(Anonymous)
Mar. 31st, 2009 08:18 pm (UTC)
"gay" marriage
it saddens me as well that bisexuals that choose to marry the same sex don't get the recognition that they are bi but they're just lumped together with gays. I am not hating on the gays but one would not say that when you mix blue and yellow you get get blue-yellow, you get green. so i applaud anyone who actively states their bisexuality. i recently talked to some friends that are girls and came out as a bisexual. Two of my friends questioned if i am just confused and later stated and i quote " but you don't walk like a gay guy. you don't even talk like one". I didn't even know how to react but the first thing i said was "that's because i'm not gay. I'm bi. I like the fellas more than the ladies but i still like both of them. And besides not all gays are effeminate and not all lesbians are macho". It is regrettable that we are almost made invisible by heterosexuals and homosexuals alike.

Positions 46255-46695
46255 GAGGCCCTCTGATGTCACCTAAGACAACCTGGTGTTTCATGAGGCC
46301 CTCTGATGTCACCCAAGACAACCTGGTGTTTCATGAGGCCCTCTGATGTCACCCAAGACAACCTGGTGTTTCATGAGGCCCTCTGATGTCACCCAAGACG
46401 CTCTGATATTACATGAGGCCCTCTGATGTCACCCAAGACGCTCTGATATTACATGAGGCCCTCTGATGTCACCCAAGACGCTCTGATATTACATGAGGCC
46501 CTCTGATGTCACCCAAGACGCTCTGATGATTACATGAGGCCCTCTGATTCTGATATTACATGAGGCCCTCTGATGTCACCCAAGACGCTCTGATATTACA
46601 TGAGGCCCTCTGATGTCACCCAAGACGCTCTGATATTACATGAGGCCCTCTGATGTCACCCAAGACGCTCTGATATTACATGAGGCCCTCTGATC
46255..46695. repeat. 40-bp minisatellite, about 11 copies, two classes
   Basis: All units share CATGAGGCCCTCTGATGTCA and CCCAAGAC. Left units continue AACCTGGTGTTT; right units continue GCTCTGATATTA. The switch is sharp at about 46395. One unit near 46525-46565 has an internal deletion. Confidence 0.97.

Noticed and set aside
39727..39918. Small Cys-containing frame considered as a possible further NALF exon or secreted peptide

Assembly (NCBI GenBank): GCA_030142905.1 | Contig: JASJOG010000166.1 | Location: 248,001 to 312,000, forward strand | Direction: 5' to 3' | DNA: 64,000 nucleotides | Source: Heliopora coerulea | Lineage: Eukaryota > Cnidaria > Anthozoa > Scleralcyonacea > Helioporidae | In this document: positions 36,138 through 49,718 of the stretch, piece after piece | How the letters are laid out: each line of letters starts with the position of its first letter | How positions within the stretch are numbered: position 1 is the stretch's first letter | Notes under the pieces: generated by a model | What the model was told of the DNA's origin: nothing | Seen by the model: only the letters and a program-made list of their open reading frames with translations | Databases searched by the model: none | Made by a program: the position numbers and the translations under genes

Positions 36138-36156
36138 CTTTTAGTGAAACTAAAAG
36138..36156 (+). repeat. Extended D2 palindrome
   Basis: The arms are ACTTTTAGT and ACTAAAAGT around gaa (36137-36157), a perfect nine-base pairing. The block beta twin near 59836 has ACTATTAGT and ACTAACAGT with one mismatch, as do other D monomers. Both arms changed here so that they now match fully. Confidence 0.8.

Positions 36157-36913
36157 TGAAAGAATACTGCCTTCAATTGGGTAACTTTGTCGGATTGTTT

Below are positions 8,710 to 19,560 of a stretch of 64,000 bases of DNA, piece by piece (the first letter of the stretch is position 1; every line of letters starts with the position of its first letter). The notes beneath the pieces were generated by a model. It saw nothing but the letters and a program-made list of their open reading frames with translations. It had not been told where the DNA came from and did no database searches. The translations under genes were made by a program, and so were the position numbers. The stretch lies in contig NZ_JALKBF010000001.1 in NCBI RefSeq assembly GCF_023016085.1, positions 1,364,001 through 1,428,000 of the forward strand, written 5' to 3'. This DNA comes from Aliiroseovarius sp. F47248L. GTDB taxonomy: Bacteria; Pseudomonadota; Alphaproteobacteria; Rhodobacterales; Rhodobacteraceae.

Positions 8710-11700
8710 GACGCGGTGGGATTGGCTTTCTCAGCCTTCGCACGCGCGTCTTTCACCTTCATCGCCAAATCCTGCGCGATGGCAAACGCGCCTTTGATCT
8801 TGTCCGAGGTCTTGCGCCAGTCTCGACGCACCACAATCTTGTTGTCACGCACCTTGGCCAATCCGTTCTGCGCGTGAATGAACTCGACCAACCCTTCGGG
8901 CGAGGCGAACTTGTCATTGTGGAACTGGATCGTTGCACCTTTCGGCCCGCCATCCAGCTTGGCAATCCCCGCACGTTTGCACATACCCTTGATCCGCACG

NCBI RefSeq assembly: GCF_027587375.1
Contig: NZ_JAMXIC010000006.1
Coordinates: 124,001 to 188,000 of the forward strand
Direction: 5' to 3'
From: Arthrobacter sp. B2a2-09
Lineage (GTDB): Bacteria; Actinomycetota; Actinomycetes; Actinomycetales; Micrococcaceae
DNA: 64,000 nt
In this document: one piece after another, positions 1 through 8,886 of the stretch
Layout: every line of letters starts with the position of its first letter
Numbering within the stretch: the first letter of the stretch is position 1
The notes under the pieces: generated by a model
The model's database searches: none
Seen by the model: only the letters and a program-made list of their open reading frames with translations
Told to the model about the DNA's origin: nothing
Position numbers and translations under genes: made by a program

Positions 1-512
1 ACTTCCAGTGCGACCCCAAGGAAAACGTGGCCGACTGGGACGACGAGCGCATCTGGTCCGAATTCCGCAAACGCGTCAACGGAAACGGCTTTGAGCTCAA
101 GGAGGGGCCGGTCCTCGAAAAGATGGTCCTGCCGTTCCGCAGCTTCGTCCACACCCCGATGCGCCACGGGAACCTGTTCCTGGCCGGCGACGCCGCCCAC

(Anonymous)
Jun. 26th, 2009 02:14 pm (UTC)
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rambhai
Oct. 21st, 2009 08:49 am (UTC)
Gay marriage, are allowed in few parts of the world but what about your views on traditional way of love marriage. I have read various novels, romantic books on this love marriage and in mean while i came across a book named 2 States: The Story of my marriage by an indian author - Chetan Bhagat and found this one a very interesting one.
jamiel000
Oct. 28th, 2009 12:37 pm (UTC)
Love and Marriage
It's unfortunate that labels for sexual orientation differentiate how two people should love, express their love or demonstrate their commitment - and ultimately, how they will be treated in very practical ways by government and private institutions.

Love and relationships are complicated enough without this complication to deal with. I sometimes wonder how much time STRAIGHT couples spend considering this topic, and what tool it takes on their own relationships as the evaluate what love and marriage are all about.
fleerfloruif
Nov. 27th, 2009 07:36 am (UTC)
Love wasn't a part of marriage until the 17th century, and even then, the idea of marrying "just" for love was seen as rather foolish.
valeriecardone
Jan. 13th, 2010 06:41 am (UTC)
I don't agree on gay marriage, but since it's an accepted norm, better give it a chance. So long the couple love each other, respect each other and willing to keep a discreet affair, I think they have the right to stay together.
( 7 comments — Leave a comment )